The stock market had another bad day today, with the SSE Composite trading more or less straight down to 2657, before rallying in the last 30 minutes to close at 2706, down 2.65% for the day. According to Bloomberg, China has overtaken Vietnam to become the world’s worst performing stock market year to date.
Several things drove the decline. The market is still very worried about the threats of a slowing economy and rising costs, and their impacts on corporate profits. On the positive side, this has seemed to suggest in the past that the authorities would loosen up on money and credit conditions. But the market is also nonetheless very concerned that the financial authorities will maintain a “tight” monetary policy – i.e. raise interest rates, hike minimum reserve requirements, or otherwise constrain lending growth. According to today’s >China Daily, “Chinese shares declined for the second day on Wednesday, led by property developers and banks on concerns they would be further pressured by the continuing tightening monetary policies.”
There continues to be a lot of confusion about government intentions. Recent statements by several very senior leaders seemed to suggest that they were downgrading inflation as their top concern and turning more worriedly to slowing economic growth. I still think this to be true, but the RMB has continued to rise and we continue to hear very hawkish statements about inflation and the currency. We get a bunch of economic data tomorrow, and I hope these new numbers will provide us with a better sense of what is happening in China.
As an aside I had lunch with a group of investment bankers today to discuss monetary policy and financial risk. At one point, perhaps a little impatiently, one of them turned to me and said, “Look. I am a very direct woman. I just want to know if the stock market will go up or down before the Olympics.”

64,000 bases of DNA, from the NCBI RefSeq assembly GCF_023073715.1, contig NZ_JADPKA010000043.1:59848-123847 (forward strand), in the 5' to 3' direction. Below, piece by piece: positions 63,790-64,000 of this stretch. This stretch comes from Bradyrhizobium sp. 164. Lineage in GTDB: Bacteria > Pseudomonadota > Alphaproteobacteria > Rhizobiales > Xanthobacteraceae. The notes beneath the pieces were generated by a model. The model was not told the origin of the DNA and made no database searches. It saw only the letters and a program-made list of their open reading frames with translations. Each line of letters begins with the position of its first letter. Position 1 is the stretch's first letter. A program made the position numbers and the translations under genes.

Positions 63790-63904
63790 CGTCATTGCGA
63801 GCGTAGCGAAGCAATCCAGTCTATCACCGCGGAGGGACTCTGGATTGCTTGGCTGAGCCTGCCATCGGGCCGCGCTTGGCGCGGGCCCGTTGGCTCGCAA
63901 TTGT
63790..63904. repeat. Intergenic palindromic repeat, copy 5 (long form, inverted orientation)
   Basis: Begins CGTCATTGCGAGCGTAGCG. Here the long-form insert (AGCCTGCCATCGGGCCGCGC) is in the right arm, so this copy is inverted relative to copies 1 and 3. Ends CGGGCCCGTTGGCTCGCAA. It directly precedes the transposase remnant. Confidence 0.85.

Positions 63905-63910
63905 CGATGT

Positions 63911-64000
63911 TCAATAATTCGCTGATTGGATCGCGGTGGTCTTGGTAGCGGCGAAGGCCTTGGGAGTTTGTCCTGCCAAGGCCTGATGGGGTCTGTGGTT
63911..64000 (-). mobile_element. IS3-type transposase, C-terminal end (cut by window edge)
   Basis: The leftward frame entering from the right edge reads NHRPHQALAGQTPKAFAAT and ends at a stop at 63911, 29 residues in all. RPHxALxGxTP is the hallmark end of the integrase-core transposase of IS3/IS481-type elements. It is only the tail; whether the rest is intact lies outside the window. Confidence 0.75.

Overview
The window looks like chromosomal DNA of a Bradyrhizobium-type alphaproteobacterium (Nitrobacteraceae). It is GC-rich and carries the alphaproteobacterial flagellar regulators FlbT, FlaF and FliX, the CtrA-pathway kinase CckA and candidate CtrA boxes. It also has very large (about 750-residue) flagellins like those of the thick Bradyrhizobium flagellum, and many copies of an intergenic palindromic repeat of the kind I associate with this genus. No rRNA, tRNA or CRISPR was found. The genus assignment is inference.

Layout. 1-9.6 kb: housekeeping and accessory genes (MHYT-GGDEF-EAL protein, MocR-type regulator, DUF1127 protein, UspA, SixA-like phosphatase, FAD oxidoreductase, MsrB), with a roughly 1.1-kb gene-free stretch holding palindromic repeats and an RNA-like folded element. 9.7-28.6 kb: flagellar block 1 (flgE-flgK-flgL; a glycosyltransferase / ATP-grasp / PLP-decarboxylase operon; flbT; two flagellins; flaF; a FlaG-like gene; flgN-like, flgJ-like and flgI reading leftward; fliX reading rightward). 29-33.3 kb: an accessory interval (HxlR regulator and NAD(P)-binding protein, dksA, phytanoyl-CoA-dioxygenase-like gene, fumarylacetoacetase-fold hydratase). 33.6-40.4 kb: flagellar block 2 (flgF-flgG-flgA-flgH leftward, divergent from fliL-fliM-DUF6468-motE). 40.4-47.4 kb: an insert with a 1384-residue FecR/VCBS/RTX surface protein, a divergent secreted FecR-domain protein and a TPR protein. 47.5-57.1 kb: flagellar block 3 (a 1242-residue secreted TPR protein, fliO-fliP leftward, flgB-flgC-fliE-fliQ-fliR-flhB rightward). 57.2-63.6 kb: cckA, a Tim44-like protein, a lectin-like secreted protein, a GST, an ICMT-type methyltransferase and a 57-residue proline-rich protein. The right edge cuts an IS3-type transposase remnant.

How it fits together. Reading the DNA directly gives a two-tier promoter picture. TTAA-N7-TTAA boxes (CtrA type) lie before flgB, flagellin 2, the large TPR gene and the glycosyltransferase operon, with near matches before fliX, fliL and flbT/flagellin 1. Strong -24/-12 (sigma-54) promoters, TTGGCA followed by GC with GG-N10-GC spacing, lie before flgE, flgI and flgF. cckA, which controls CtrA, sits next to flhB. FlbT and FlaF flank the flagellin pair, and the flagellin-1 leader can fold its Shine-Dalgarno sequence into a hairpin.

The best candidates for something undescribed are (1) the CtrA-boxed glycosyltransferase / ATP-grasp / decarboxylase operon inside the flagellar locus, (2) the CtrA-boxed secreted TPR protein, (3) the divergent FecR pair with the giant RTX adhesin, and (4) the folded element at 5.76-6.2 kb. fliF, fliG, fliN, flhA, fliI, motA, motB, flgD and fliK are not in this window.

Well, I am a pretty direct man. I really don’t know. Predictions about the direction of the stock markets are usually anchored in some notion of value, but in purely speculative markets like those of China, notions of value, even coming from someone as subtle as Warren Buffet, don’t really mean much except over a very long horizon. In the immediate term, the markets are going to be affected almost wholly by government action, abrupt changes in monetary conditions, and sentiment. I am not sure I would want to predict any of those things. Overall, however, I am not very bullish. I understand that a lot of investors are still desperately hanging onto losing positions begging for a chance to recoup their losses so that they can bail out. This kind of trading strategy usually limits the upside and drags out the downside. If forced I’d rather be short than long, but in fact I’d rather be in cash.
On a separate note eagle-eyed Jonathan Lerner sent me the following very interesting article from today’s Bloomberg:
Xia Says Yuan Should Rise Quickly, Then Level, Journal Reports
July 16 (Bloomberg) — Xia Bin, a former official at the People’s Bank of China, said the nation’s exchange rate policy should be aimed at disrupting expectations of continued currency appreciation, the China Securities Journal reported.
Xia said the government should allow the yuan to rise against the U.S. dollar to “a certain level” in a “relatively short” period of time, then keep it stable and allow for depreciation when the dollar strengthens, the newspaper reported today. Xia now heads the financial institute of the State Council’s Development Research Center.
I searched Bloomberg and Xinhua and wasn’t able to find it, so I can’t link it.
Originally published at China Financial Markets and reproduced here with the author’s permission.
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